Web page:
Air Force says new air refueling tanker program on track
Fairchild Air Force Base near Spokane is planning a public memorial service for three of its airmen killed in a mid-air explosion over central Asia.
The cause of the air refueling tanker accident last Friday remains under investigation, but the crash renews attention on a Boeing Company contract to replace the Air Force's aging tanker fleet.
The doomed Fairchild Air Force Base crewmates were flying a KC-135 Stratotanker built by Boeing in the early 1960s. By all accounts, Air Force mechanics keep the 50-year-old tanker fleet in good condition.
But replacing those jets is and has been a top priority of the Defense Department. In a statement, the Air Force said it is striving to keep the tanker acquisition contract fully funded despite budget cuts brought on by the Congressional "sequestration" policy.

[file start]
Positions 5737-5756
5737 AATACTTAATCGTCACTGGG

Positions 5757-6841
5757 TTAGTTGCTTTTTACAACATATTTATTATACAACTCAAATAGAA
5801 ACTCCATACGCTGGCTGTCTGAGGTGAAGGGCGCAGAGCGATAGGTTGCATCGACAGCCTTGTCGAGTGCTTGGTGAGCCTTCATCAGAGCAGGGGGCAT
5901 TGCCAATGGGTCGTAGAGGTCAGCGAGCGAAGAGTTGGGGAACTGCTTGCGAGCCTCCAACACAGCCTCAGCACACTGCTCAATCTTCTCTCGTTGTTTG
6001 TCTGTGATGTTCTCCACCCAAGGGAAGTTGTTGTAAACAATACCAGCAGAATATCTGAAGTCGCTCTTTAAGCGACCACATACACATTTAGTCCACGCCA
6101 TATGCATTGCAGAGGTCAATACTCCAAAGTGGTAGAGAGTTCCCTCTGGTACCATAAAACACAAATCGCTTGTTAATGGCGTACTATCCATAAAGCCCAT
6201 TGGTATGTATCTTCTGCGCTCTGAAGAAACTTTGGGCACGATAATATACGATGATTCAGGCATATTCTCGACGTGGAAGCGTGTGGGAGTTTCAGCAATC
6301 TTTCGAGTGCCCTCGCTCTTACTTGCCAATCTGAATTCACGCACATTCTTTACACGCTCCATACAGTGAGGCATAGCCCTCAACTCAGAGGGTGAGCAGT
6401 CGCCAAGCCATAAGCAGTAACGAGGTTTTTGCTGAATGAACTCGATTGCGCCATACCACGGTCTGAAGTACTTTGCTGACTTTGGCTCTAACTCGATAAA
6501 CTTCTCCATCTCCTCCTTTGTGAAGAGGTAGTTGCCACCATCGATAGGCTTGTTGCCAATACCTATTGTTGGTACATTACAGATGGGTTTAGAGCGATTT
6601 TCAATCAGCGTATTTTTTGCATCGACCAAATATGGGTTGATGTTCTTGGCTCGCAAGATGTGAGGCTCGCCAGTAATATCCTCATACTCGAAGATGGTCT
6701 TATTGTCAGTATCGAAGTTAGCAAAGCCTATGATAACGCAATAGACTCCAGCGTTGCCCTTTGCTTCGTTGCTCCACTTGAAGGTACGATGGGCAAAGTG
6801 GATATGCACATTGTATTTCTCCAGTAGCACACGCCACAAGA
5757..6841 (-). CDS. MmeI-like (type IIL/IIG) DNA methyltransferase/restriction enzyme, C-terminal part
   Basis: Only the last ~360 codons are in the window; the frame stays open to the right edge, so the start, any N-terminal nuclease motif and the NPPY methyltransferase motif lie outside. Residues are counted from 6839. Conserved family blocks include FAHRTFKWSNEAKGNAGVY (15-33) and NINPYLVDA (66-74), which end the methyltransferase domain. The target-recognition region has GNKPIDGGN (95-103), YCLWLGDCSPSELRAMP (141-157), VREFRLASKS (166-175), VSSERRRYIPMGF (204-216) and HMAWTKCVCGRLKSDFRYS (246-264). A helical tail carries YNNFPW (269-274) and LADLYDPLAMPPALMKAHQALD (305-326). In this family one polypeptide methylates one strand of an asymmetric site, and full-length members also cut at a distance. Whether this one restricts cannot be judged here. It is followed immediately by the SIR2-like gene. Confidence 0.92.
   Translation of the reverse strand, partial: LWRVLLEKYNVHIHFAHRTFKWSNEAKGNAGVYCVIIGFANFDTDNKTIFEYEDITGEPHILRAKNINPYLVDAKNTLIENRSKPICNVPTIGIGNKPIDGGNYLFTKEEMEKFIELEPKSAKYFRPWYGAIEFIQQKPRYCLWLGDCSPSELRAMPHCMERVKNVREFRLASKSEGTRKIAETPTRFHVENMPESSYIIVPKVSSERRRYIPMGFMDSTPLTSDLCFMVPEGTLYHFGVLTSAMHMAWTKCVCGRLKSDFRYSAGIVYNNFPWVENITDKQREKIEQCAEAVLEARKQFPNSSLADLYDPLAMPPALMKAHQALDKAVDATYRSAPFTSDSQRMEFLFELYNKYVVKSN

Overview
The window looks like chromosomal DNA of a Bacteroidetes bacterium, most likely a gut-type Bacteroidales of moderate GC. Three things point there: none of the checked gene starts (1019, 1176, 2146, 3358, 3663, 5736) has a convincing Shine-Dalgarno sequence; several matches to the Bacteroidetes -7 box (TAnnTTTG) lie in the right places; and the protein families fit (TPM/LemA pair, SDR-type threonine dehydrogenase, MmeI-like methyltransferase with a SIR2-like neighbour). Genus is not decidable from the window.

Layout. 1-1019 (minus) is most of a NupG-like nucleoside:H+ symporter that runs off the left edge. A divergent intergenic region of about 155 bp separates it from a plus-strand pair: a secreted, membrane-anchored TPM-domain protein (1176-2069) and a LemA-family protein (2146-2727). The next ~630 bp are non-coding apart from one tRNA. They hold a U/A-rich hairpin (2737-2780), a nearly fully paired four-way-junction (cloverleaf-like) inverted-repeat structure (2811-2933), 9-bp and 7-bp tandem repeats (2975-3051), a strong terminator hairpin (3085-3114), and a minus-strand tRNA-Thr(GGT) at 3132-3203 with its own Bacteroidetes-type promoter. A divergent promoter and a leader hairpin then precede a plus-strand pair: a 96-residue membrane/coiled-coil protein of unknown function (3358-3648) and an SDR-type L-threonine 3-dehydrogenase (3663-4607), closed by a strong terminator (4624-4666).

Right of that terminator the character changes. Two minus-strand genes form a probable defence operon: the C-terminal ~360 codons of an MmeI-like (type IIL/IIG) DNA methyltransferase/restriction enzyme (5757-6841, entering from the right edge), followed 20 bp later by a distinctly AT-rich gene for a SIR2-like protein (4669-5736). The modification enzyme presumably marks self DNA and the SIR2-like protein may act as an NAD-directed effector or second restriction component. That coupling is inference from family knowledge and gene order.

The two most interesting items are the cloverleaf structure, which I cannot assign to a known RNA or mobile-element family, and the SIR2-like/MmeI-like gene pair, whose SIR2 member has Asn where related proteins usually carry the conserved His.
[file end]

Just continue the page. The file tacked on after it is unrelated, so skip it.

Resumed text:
In 2011, the Air Force awarded a contract to Boeing to build 179 new tanker planes which will be assembled in Everett, Washington. Boeing and the Air Force both say the contract is "on track." In recent testimony to Congress, the Air Force brass said flight testing should begin late next year or in 2015.
Washington's Congressional delegation has sent several letters to the Secretary of the Air Force urging him to assign the new tankers to Spokane's Fairchild Air Force Base.
The new air refueling tanker will be called the KC-46. It's a variant of the Boeing 767 passenger jet.